Here, There and Everywhere

Posts tagged ‘desire’

To Be or Not To Be

41SUqh9JdSLNobody In the Box – A Poem by Soodabeh Saeidnia. Illustrated by Seyedeh Masoumeh Hosseini. Reviewed by Gabriel Constans.

Nobody In the Box is completely outside the box (in English and Farsi). In fact, it is neither in nor out, of any sense of containment. The illustrations, by Ms. Hosseini, which accompany each section of the poem, brilliantly and beautifully compliment the words, and stand on their own as exquisite works of art. Ms. Saeidnia writes about emptiness within emptiness, and the friction between being and not being, with just a whiff of Persian poets Hafiz and Rumi’s insight into being something greater than ourselves, yet also completely within us.

Expecting no assistance
From the ocean, the sky, and the earth,
Even from the box itself,
I can only turn into an invisible Wish
Waiting for a special event,
A phenomenan, a moment,
In which “nothing” may turn into “something”

Reading this poetry is like hearing a melody, and reminds us that everything is nothing and nobody, until we give it (or them) labels and meaning. Dr. Saeidnia’s work in various countries around the world, with pharmacology and an array of compounds, informs her understanding of how interdependent things (and people) are and how they can appear and disappear.

The box’s sigh penetrated space,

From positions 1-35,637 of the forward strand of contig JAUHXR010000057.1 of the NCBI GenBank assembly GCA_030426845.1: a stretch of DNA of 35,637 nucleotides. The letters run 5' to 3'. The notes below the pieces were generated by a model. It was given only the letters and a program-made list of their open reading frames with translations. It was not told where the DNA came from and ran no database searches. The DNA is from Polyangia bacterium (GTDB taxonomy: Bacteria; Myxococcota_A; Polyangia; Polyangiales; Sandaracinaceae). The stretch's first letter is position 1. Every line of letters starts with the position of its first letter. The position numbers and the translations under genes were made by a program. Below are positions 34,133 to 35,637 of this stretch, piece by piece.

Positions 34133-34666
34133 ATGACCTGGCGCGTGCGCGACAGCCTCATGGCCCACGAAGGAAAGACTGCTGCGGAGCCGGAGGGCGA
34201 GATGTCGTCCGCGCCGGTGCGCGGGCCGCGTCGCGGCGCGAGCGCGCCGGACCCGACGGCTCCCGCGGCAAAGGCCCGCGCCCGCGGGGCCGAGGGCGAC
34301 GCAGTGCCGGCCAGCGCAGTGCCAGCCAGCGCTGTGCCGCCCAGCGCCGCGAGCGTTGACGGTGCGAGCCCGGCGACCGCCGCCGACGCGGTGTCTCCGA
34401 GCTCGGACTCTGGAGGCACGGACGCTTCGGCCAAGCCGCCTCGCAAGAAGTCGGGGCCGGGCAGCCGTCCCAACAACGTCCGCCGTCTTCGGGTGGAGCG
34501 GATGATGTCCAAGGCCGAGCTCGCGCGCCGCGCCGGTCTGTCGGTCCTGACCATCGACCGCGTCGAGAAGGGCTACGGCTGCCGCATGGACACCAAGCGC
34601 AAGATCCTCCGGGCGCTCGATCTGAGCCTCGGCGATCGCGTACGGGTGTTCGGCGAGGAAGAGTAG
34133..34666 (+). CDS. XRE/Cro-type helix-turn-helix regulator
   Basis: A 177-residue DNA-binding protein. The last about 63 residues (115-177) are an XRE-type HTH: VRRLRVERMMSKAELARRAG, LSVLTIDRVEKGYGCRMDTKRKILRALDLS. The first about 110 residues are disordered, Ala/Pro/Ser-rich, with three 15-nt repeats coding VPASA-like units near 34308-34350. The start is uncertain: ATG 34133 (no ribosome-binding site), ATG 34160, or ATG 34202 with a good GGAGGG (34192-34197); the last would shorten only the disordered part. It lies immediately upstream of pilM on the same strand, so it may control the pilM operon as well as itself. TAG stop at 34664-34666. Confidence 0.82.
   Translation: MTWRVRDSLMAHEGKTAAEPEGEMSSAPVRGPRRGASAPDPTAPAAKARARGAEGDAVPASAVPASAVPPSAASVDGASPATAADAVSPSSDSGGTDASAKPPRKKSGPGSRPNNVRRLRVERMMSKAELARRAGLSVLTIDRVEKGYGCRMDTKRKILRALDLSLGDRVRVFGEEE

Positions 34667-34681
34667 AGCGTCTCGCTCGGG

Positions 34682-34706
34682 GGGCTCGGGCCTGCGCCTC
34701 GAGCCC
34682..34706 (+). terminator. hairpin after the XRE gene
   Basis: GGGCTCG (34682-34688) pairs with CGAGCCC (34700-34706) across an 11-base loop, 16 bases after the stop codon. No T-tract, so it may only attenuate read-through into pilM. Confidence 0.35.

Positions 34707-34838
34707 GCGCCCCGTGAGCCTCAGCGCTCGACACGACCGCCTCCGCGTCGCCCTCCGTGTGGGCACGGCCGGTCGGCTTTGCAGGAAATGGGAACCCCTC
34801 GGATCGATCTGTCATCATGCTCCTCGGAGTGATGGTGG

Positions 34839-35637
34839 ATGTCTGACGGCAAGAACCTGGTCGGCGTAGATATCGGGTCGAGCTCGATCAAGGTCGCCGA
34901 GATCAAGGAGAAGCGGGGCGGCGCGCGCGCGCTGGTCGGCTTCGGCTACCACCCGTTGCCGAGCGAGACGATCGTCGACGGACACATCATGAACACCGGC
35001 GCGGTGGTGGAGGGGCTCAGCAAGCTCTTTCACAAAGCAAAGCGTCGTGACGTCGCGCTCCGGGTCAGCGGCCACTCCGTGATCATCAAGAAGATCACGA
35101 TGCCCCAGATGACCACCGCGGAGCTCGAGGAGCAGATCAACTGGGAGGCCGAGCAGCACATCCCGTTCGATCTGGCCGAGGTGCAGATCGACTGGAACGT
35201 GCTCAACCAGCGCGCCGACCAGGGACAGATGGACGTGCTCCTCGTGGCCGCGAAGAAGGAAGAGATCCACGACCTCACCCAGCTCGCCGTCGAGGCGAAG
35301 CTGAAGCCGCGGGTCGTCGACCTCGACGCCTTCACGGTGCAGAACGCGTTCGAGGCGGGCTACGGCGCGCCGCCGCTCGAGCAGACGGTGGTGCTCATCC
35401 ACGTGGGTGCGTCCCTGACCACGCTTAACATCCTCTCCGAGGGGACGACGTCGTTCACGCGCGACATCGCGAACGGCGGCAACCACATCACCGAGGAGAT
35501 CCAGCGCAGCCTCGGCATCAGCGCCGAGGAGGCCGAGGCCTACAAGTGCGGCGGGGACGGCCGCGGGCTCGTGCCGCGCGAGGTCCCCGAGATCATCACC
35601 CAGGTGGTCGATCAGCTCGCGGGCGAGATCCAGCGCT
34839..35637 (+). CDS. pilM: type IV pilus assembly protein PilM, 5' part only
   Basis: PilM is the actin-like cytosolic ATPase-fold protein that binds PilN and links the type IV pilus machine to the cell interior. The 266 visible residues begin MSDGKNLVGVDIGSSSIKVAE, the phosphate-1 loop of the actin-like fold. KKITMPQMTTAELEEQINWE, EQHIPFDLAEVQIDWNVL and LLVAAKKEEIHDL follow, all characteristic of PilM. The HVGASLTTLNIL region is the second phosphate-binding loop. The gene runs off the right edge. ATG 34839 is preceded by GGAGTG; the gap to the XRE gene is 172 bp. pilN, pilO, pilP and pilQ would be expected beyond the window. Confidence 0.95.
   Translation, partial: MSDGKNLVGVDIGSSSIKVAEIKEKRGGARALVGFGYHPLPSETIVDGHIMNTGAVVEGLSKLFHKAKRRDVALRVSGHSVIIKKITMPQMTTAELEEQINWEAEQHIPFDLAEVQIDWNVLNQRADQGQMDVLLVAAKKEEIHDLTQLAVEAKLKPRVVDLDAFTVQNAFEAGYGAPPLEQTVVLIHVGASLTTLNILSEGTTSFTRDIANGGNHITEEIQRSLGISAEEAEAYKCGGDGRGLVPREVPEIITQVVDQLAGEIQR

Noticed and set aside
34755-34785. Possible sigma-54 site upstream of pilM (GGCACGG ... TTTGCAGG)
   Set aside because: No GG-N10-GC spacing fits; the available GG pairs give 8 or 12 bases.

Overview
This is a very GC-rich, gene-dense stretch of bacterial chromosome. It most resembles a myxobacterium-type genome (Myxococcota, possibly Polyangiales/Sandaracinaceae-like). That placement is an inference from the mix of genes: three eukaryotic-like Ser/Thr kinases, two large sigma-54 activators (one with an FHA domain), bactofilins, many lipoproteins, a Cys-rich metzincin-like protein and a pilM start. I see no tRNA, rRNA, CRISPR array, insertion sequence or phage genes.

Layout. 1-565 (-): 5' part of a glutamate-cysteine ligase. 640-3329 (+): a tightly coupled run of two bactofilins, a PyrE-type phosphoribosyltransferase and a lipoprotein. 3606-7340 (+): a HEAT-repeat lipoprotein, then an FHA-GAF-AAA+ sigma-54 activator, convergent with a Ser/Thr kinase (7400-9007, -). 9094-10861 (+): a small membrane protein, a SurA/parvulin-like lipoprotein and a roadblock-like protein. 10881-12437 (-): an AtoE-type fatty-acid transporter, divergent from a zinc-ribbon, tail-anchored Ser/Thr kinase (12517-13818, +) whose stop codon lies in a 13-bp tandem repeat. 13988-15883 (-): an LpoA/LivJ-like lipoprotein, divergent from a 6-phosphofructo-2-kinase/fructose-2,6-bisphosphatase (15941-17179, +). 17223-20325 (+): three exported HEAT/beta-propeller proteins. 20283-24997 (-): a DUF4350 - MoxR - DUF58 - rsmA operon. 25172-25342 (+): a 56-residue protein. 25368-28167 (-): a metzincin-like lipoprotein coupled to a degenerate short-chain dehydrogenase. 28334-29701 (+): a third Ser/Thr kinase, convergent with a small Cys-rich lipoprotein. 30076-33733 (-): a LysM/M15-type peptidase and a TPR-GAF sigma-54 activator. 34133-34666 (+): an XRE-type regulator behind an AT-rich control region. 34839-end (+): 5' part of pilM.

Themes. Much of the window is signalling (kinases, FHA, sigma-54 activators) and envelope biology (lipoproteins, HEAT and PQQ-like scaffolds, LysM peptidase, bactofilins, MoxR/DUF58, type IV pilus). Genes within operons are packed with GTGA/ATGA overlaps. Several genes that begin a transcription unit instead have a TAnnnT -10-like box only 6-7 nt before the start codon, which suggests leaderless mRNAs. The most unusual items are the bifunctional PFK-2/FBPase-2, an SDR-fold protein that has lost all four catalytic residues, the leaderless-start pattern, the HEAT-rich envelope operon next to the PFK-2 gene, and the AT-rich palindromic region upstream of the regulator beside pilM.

Bent the contours of time,
Surged forward and touched the nothingness
Nobody heard the box’s sigh,
Felt the pain of missing,
And for the first time Nobody wished:
“I wish I was somebody”

Nobody In the Box brings attention to desire, wishes, moments – all temporary and which may, or may not arise; and if so, from where, who and/or what? What is our reality? Are our bodies and minds like a box, wanting to be acknowledged, labeled, noticed, or have “something” happen? Are we the same as everybody else, with nothing to distinguish us from others? What is the essence of matter, and does it matter?

Advertisements

You Will Do What I Say & Like It

TheSecretJourneyThe Secret Journey by Paul Christian
Reviewed by Gabriel Constans

There is nothing secret about The Secret Journey. It is a pornographic literary collection of women being dominated by men, and other women. IF you like hearing about, and enactments of, someone being controlled and enjoying (and learning) to be obedient, than this will be right up your alley, or other parts of your body.

Whether it is a man speaking, as the writer or teller of the tale, or a woman, it is always in first person. Environments include homes, bedrooms, baths, work spaces, school rooms, horse tracks, night clubs, trains, and other places and times. The writer claims to know the reader, and exactly what it is you want to hear, and do. Most of the scenarios are common male fantasies, and include the usual graphic scenes of sucking, licking, fucking, looking, talking, and doing what one is told to do.

There is no character development, or attachment to any of the people in these stories, but that is not the point, or purpose, of this book. The author skips any preamble, or pretext, of plot, or complexity, and zeros in on desire, wanting, giving and receiving. If that is the kind of erotica that tickles your fancy, than The Secret Journey will take you where they want you to go.

Aunt Tova’s Closet